Stan Hughes, a tall, thin, straight-faced man with a gray ponytail, shuffles through dozens of boxes lining the shelves of a small storage space. They're filled with memories of his brother-in-law's exuberant life: an old coin collection,
Andy Sweet was a young photographer whose obsession was 1970s Miami Beach — the aging, Jewish, sunburned paradise where he snapped away the days of his youth. But just as his quirky, sun-drenched work began reaching a national audience, he was stabbed to death in his SoBe apartment. He was just 28 years old.
That wasn't the Sweet family's last tragedy. As they endured decades of failed attempts to convict his murderers, they also suffered a second catastrophe: Most of Sweet's original color negatives — a priceless insight into a formative moment in Miami history — were lost by a storage company. All that remained of his legacy were about 100 deteriorating large prints, stashed away under his mother Audrey's bed.
Or so the family thought.
Hughes never met Sweet, who'd died a decade before he met Sweet's sister, Ellen. But by this day on 2006, as he rearranged the storage site, he was well familiar with the family story. So when he noticed a shelf of small gray boxes with flip tops — the type used to store photographs — his eyes widened.
Hughes looked closer and noticed they were labeled "Color prints." Curious, he pulled one box down from the shelf and placed it on the floor. This couldn't have been Andy's, could it? He hastily opened the box, and the faded colors of a small square photograph burst through. Though dingy and discolored, they were unmistakably photos of 1970s Miami — dozens of shots of joyful seniors and art deco hotels.
Hughes could barely breathe. "I could tell right away it was his," he says.
Hughes soon realized he'd discovered an inconceivable treasure: Thirty boxes filled with eight-by-eight color test prints Andy had made in preparation for larger final prints. Here were 1,600 images the family never knew existed, each marked on the back with a grease pencil. There were endless portraits of parties and shows, charismatic older people on the beach, and Orthodox Jewish families. They were scratched, stained, and faded, but Hughes, an artist and photographer himself, saw their potential. Absent original color negatives, they were the next best thing.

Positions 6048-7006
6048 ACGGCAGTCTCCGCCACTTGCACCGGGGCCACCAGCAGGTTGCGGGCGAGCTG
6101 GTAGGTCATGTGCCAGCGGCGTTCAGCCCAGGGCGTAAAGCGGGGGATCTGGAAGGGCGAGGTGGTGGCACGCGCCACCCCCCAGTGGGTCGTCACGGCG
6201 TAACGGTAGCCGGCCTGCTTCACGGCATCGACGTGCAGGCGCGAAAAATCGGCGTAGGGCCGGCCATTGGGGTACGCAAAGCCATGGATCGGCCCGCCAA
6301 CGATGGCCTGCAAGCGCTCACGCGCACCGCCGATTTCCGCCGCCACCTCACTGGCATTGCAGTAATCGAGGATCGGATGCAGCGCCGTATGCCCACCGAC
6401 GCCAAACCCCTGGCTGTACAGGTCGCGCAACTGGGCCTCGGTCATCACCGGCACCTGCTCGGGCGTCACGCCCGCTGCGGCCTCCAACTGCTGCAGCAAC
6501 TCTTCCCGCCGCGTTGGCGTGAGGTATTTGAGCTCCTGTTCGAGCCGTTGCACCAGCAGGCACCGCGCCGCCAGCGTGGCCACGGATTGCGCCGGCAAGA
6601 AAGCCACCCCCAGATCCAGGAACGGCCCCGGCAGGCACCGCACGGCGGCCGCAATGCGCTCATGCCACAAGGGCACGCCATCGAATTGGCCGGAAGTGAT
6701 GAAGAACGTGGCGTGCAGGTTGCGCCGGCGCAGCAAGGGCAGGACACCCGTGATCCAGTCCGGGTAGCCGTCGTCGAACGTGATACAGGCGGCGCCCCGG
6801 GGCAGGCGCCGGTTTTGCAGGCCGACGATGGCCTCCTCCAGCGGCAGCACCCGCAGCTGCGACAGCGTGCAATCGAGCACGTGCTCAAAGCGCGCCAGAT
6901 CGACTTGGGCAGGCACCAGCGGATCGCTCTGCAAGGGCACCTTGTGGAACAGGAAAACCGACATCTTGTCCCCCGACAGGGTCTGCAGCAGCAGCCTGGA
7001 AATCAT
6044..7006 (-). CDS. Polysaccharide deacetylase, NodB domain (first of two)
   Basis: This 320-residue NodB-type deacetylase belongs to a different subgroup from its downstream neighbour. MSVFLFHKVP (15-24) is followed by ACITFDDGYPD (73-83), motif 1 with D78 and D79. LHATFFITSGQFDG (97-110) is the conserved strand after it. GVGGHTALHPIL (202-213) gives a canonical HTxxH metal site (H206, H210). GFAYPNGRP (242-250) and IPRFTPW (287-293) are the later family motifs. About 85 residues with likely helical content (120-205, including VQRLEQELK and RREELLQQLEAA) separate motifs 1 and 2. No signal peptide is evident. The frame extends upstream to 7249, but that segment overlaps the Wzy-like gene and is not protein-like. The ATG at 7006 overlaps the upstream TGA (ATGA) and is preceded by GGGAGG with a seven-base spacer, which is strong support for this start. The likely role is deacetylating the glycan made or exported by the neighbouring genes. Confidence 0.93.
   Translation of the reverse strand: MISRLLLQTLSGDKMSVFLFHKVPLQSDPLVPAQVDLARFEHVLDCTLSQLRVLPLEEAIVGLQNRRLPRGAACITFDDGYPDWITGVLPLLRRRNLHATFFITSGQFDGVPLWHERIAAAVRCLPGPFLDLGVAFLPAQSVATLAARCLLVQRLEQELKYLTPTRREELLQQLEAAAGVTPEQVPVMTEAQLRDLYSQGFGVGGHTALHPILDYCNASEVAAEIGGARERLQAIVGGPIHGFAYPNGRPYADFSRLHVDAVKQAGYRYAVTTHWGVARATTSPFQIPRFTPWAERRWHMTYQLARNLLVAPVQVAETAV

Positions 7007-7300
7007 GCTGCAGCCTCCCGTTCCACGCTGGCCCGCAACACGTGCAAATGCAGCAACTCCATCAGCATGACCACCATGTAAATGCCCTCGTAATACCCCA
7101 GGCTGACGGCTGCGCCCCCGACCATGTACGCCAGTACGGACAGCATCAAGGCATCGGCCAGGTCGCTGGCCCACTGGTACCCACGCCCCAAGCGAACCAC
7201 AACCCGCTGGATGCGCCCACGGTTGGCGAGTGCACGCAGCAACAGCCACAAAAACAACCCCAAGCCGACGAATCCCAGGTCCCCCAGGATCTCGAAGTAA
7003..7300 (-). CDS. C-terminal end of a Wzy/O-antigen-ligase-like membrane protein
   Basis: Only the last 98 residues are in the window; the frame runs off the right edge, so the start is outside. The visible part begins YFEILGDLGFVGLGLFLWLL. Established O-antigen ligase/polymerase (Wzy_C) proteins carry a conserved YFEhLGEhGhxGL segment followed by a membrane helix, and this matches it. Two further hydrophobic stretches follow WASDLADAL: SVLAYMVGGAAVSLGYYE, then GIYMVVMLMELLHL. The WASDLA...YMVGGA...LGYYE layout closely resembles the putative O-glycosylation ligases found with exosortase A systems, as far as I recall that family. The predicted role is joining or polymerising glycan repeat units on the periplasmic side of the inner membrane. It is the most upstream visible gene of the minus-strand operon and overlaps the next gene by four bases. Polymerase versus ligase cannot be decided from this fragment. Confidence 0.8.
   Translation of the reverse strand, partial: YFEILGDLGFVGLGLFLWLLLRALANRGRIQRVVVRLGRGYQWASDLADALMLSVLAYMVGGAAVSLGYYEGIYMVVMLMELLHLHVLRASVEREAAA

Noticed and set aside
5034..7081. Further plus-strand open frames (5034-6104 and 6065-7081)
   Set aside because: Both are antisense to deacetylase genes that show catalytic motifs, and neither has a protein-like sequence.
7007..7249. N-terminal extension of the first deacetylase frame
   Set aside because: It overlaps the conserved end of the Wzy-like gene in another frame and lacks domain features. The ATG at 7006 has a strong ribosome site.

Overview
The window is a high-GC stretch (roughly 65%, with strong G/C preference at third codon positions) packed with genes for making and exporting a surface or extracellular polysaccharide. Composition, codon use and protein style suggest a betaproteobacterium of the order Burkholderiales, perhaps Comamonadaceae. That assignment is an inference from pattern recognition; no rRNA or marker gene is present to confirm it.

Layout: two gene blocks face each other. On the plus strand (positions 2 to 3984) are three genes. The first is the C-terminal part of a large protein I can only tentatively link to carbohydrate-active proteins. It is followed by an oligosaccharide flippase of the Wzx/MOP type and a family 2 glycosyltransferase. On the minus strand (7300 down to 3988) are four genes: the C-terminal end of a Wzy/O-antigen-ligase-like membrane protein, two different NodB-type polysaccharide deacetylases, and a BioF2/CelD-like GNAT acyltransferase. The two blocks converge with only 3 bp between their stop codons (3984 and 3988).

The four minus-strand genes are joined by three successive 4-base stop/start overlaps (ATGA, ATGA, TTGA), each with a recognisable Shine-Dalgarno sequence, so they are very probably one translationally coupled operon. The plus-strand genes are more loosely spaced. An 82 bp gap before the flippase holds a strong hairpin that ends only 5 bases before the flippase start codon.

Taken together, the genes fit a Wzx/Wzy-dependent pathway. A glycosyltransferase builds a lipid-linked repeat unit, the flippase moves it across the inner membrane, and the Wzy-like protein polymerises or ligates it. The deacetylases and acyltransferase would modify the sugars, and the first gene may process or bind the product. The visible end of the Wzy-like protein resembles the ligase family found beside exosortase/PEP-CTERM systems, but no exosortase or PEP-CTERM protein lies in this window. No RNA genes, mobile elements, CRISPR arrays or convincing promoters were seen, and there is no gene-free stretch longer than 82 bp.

That discovery marked the start of nearly a decade of work to preserve the work of one of Miami Beach's most important photographers. Earlier this year, after creating a website and Facebook page to showcase the restored work, Sweet's photographs went viral online, sparking new interest in a seminal moment in Miami's history and a talented young artist's incredible story.
As legendary photographer Mary Ellen Mark wrote of Sweet: "He definitely would have gone on to make many more wonderful images and to become a real photographic force."
For Sweet's family, finding those lost photos also brought hope where for so long there had been none.
"I knew we could resurrect this," Hughes says of his thoughts after rediscovering the photos. "It was almost heart-stopping, like, 'My God, he's not gone.'"
To Ellen Sweet, her younger brother Andy's fascination with the elderly retirees in their neighborhood was anything but cool. She didn't understand why a fun-loving 20-something would want to spend his Saturday nights and New Year's Eves with quirky older people, taking their pictures for fun, when he could be out partying with people his own age or dating girls. "I thought it was weird," she says.
But to the smiling, curly-haired child of Miami Beach, who never left home without a camera, the life and culture of South Beach's Jewish community was both fascinating and sacred.
Their mother, Audrey, had moved to Miami as a girl from Pittsburgh in the 1940s. Her family became well-known after her father, Nat Hankoff, opened the Monte Carlo Hotel and then later the Royal Palm. While away at college at the University of Wisconsin, Audrey met
Andy grew up in
"My mother laughed," Ellen remembers. "She wasn't mad about it. And he used that darkroom until he went to college."
While at Miami Beach High School, Andy always had a camera around his neck. Though black-and-white photos were the order of the day, he loved shooting in color. At the University of South Florida in Tampa, Andy met Gary Monroe, a shaggy-haired fellow photographer from Miami Beach. They bonded over memories of home and of their Jewish roots. In Tampa, where the Jewish population was far smaller than in Miami, they first recognized how unique their hometown's culture really was.
Throughout the 1960s and '70s, South Beach had become a refuge for Eastern European Jewish transplants. For its climate, Miami became known as "America's Playground"—a place to "enjoy and live fully," says Monroe, who now lives in DeLand, Florida. Often, they'd meet Holocaust survivors in Lummus Park, recognizable from their tattooed arms.
"It's hard to imagine now, but the average age on Miami Beach back then was 82," Monroe laughs. "Now it's probably 18. Can you imagine Ocean Drive full of people in their 70s or 80s?"
And it was far from the luxury SoBe of today. The art deco hotels were shabby and faded. While Frank Sinatra and the Rat Pack hung out north at the Fontainebleau, South Beach was a blue-collar dwelling where Jewish residents lived off social security payments and where a temple dotted every corner.
After college, Andy and Gary went together to the University of Colorado at Boulder for master's degrees. That's where they made plans to document the life of their beloved South Beach after graduation.
"Our early interest in photographing a city we love was like a magnet that kept drawing us back," Sweet told the Miami News in 1981. "We feel this area so much in our blood."